WASHINGTON Jan 24 Pressure from financial
institutions and Treasury officials undermined an effort to
limit executive pay at seven companies rescued with taxpayer
money, a new government audit showed on Tuesday.
The official overseeing executive pay for bailout firms
limited cash compensation and made some reductions in pay, but
still approved compensation packages in the millions, the TARP
(Troubled Asset Relief Program) inspector general said in the
Former U.S. pay czar Kenneth Feinberg approved pay packages
worth $5 million or more from 2009 to 2011 for 49 top earners,
the report said.
"Special Master Feinberg said the companies pressured him to
let the companies pay executives enough to keep them from
quitting, and that Treasury officials pressured him to let the
companies pay executives enough to keep the companies
competitive and on track to repay TARP funds," the report said.
Public anger over high pay and billion-dollar bonuses at
bailed-out firms in 2008 prompted the Obama administration to
limit cash salaries at $500,000 and approve compensation
packages for the companies' top earners.
The report said the companies had "significant leverage"
over Feinberg in negotiating for excessive pay packages based on
historical pay, warning that if he did not provide competitive
pay packages, top officials would leave and go elsewhere.
"Rather than view their compensation through the lens of
partial government ownership, the companies argued that their
proposed pay packages were necessary to retain or attract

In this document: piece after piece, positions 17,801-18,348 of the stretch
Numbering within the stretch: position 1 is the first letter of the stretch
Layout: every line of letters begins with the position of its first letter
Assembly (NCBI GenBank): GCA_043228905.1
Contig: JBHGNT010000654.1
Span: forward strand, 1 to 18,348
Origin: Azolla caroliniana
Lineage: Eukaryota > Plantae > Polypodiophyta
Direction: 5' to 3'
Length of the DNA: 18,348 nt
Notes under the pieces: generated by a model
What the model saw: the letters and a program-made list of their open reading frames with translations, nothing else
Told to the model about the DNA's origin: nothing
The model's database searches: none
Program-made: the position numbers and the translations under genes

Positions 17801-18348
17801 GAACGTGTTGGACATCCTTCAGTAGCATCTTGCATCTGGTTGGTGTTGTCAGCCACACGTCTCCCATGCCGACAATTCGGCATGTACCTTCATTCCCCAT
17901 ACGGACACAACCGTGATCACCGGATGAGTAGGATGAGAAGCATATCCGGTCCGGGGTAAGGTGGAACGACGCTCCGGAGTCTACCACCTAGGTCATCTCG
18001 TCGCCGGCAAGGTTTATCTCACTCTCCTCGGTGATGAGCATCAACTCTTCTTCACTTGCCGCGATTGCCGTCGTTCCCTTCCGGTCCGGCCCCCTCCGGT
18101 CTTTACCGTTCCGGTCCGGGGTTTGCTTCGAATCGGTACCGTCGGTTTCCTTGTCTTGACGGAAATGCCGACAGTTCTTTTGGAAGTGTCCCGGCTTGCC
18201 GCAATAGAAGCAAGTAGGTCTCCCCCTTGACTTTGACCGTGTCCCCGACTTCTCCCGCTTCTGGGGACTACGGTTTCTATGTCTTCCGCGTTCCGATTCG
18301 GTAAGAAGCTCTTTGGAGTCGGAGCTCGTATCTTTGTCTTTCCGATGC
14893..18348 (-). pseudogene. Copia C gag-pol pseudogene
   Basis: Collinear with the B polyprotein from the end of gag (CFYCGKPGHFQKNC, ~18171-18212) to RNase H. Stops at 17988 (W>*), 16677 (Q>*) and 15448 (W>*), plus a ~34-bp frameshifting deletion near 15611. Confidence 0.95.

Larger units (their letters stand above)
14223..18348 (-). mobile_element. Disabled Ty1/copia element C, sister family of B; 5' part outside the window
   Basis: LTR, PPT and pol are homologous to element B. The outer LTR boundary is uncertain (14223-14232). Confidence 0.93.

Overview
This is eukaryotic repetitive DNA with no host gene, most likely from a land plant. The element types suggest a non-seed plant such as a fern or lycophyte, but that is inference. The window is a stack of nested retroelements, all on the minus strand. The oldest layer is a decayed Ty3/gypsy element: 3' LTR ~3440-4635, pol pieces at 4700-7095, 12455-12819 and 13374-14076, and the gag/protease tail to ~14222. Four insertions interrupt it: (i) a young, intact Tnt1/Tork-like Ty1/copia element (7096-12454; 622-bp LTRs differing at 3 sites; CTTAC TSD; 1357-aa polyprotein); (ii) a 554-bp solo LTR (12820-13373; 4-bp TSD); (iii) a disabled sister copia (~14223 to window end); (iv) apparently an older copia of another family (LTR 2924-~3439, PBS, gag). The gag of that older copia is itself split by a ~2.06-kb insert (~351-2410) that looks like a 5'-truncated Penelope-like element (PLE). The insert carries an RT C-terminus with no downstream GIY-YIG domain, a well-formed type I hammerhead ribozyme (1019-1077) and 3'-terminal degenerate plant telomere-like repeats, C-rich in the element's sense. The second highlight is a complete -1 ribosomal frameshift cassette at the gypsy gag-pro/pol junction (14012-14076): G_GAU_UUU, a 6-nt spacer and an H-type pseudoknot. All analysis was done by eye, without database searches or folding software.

employees who were crucial to the company," the report said.
The companies affected were: AIG, Bank of America,
Citigroup, Chrysler Financial Services, Chrysler Holding,
General Motors, and Ally (formerly GMAC).
The report evaluating how the pay packages were set
suggested a need for a more uniform standard for compensation
It recommended that each request to exceed the $500,000 pay
limit be justified and that new guidelines be put in place to
ensure the decision process is evenhanded.
In Treasury's response, Acting Special Master, Patricia
Geoghegan, said her office had cut average cash compensation for
the top 25 executives at the seven companies that received
"exceptional" TARP assistance by more than 90 percent.
"Our office was effective at limiting compensation at the
seven companies over which it had authority, while ensuring the
companies were well-positioned to pay back the taxpayers'
investments," Geoghegan wrote.
She noted that Bank of America, Citigroup, Chrysler
Financial and Chrysler had exited TARP and that Ally, AIG and GM
were in the process of exiting the program.
The TARP audit was conducted between November 2009 and